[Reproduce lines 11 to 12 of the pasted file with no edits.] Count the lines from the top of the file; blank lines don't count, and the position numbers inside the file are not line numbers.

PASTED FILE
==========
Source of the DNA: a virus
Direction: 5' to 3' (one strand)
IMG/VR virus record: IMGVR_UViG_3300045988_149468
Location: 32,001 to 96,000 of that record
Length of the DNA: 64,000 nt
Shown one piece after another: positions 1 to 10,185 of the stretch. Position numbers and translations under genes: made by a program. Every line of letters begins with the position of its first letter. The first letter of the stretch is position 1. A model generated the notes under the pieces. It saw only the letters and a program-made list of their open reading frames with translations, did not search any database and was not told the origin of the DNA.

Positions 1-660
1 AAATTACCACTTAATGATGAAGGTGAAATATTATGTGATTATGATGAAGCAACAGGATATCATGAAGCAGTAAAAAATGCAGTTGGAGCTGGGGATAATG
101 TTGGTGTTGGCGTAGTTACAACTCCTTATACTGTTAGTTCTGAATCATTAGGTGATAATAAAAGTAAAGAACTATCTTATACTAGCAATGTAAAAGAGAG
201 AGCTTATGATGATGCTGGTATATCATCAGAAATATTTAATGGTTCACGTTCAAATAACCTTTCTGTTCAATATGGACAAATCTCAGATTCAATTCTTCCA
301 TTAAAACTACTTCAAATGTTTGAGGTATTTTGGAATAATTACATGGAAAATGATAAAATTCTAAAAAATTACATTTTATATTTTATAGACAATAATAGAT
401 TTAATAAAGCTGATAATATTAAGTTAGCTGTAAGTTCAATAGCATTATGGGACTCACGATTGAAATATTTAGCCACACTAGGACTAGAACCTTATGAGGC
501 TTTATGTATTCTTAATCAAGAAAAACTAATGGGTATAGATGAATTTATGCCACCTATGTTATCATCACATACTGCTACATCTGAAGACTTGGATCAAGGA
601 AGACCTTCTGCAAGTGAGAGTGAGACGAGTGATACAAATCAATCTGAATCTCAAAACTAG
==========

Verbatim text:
301 TTAAAACTACTTCAAATGTTTGAGGTATTTTGGAATAATTACATGGAAAATGATAAAATTCTAAAAAATTACATTTTATATTTTATAGACAATAATAGAT
401 TTAATAAAGCTGATAATATTAAGTTAGCTGTAAGTTCAATAGCATTATGGGACTCACGATTGAAATATTTAGCCACACTAGGACTAGAACCTTATGAGGC